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Tuesday, 21 May, 2002, 12:06 GMT 13:06 UK
Senegal fights to protect fishing industry
Fishing boats at sea in Senegal
Fishermen now have to travel further to catch fish

The West African country of Senegal has said it wants to charge the European Union (EU) for fishing in its waters.

The minister responsible for the sector said the government was looking to charge the EU 20m euros ($18m; 13m) each year.

Since the beginning of this year the West African country has banned vessels from the EU from fishing in its waters after over-fishing led to a crisis for the local industry.

Talks between Dakar and Brussels have yet to produce an agreement on how commercial fishing should continue.

Dramatic problems

In a tuna factory in Dakar, Senegal, about 500 workers process tuna fish which comes in straight from lorries which have picked up the fish from the port.

Tuna fish caught off the coast of Senegal
Tins of tuna are exported to European markets

The fish is washed down, boiled and then workers take out the bones and the red meat and clean up the fish ready to be put in tin cans.

The cans are then exported to European markets.

The man in charge of the factory, Faycal Sharara, said the sector was facing dramatic problems mainly because of a fall in production in all similar factories.

"Mainly the problem is we are facing over-fishing, we are facing a lot of decreasing quantity fish even by the industrial vessels and the small vessels, the small fishermen," he said.

Higher prices

Mr Sharara said fishermen used to travel just 2km or 3km off the coast of Dakar to catch fish, now they travel at least 12km, maybe even 20km, to have any chance of catching fish.

As a result of the shortage fish prices have gone up, but that does not please the fishermen.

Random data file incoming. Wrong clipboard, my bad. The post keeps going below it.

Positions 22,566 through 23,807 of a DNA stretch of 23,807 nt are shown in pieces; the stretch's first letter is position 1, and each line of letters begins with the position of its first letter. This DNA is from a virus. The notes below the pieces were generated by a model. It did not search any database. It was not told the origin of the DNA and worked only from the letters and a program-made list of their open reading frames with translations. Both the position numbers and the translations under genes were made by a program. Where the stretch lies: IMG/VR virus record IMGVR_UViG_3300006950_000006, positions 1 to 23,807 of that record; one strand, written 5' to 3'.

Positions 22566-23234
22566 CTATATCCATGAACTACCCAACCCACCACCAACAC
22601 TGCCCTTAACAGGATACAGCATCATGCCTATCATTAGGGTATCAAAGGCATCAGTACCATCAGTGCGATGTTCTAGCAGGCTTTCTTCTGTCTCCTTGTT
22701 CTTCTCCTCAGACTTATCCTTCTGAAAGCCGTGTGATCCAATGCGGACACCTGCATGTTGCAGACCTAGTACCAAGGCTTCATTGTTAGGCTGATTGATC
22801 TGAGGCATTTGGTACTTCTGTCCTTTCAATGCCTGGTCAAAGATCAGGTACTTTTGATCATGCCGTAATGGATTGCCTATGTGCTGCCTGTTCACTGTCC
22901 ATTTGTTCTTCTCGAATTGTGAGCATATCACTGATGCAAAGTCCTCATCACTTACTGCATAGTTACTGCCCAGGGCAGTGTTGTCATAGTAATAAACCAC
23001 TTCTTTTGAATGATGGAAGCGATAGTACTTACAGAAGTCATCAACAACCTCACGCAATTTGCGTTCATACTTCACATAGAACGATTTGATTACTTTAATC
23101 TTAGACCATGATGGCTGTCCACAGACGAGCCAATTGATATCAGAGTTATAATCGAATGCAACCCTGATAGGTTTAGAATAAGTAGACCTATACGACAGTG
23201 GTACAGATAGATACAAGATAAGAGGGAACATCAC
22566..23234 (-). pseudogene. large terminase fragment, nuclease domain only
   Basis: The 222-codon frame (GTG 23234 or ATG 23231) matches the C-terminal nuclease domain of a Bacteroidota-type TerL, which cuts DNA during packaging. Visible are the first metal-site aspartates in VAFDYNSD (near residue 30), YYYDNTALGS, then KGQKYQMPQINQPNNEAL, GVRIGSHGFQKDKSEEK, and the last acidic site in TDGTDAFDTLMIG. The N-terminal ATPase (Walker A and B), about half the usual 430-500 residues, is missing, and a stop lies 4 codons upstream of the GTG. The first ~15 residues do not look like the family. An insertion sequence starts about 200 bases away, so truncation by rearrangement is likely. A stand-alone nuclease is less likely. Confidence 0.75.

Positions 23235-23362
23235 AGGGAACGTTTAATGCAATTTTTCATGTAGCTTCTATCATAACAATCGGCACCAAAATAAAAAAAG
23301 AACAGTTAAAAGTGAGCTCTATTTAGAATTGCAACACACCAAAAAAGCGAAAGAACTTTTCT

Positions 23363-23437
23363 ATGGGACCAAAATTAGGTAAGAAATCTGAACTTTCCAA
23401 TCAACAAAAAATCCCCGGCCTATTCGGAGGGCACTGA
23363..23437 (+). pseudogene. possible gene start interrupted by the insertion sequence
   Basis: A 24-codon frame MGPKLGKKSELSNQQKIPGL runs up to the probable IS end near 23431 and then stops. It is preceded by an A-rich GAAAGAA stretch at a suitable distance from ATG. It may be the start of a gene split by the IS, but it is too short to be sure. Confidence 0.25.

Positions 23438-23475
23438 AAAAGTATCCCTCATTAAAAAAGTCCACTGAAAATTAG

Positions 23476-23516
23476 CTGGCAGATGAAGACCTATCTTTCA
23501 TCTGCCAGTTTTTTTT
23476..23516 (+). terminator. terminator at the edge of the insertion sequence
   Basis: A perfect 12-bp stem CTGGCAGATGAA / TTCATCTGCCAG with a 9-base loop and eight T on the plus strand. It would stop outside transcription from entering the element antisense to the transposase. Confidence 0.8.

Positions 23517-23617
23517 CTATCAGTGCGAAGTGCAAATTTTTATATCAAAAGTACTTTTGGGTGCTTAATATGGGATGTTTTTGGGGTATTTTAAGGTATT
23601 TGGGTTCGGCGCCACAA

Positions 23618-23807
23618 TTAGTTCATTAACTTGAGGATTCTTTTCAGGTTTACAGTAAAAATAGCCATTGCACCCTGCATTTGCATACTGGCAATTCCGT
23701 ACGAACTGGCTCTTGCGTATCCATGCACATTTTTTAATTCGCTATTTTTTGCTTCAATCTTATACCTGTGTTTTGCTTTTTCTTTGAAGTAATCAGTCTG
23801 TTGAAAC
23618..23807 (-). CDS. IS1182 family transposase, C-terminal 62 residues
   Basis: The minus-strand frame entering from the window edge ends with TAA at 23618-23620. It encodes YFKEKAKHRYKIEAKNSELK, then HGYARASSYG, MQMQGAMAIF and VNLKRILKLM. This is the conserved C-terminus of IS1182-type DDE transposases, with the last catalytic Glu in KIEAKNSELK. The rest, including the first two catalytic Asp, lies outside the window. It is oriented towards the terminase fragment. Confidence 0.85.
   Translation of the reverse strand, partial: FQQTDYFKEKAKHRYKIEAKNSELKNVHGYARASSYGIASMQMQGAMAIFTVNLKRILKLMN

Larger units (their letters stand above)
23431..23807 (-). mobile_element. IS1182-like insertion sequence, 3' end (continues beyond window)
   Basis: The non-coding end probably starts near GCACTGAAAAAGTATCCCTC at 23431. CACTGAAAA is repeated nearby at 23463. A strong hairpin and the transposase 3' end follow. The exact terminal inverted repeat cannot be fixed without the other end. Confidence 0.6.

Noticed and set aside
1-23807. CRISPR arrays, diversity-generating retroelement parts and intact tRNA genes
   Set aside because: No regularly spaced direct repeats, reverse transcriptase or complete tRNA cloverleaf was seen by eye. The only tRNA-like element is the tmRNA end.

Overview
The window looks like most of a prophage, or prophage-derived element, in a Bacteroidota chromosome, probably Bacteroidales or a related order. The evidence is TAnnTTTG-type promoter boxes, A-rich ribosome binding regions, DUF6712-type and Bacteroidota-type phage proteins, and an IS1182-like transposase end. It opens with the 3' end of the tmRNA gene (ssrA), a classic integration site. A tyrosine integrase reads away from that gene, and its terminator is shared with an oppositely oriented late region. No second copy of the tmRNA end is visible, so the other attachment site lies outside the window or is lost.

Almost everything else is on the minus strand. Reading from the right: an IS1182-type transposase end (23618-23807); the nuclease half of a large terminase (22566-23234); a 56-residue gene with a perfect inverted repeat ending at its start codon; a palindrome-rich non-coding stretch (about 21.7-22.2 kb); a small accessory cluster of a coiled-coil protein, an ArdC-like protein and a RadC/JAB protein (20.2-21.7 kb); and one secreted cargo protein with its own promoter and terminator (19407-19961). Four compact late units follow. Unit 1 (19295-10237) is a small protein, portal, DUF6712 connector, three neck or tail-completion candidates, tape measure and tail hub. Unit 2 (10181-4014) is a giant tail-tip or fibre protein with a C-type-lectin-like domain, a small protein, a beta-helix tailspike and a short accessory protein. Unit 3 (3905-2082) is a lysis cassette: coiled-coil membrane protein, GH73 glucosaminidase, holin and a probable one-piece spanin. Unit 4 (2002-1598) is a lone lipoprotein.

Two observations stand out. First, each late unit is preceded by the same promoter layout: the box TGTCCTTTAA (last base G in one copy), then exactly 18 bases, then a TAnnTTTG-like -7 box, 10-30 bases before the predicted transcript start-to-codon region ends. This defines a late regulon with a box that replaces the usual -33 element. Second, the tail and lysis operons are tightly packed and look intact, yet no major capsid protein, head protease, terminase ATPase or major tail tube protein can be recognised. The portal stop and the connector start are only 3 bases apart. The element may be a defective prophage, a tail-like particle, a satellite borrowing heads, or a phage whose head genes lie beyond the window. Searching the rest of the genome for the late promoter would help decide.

"No money, no fish, you know the job is very difficult but there are many many people who want to buy fish here now," said one fisherman.

Another pointed to the wider impact on the country's economy, "the price is very high, but even if the price is higher they will not have a good result because the country is very, very low."

Responsibility?

The government of Senegal has responded to the problems of over-fishing by banning all EU vessels from fishing in Senegalese waters.

The minister responsible for the fishing sector, Cheikh Saadibou, said the government wanted to start charging the EU to fish in its waters.

"We think that now there is no fish in the sea and Senegal has to settle up politics which take care of that situation," he said.

"We think that the European Union has to help Senegal to settle up the responsible politics of preserving particularly short resources," he added.

The minister said the ban on shipping vessels from Europe would stay in place until an agreement is reached with Brussels.

Senegal is a relatively successful country compared to some of its neighbours in West Africa, but unless some agreement is reached on fishing rights what was once a thriving sector could be threatened with a painful and costly demise.

 WATCH/LISTEN
 ON THIS STORY
Struan Stevenson, EU Parliament Fisheries Committee
"If we allow over-exploitation of these resources you can end up with people actually starving"
Gregor Kreuzhuber, EU fisheries spokesman
"Only a small fraction of the fish fished in Senegalese waters was fished under the old agreement by EU vessels"
The BBC's James Whittington
"What was once a thriving sector is threatened with a painful and costly demise
See also:

01 Apr 02 | Science/Nature
02 Jan 02 | Business
01 Aug 01 | Africa
25 Feb 02 | Country profiles
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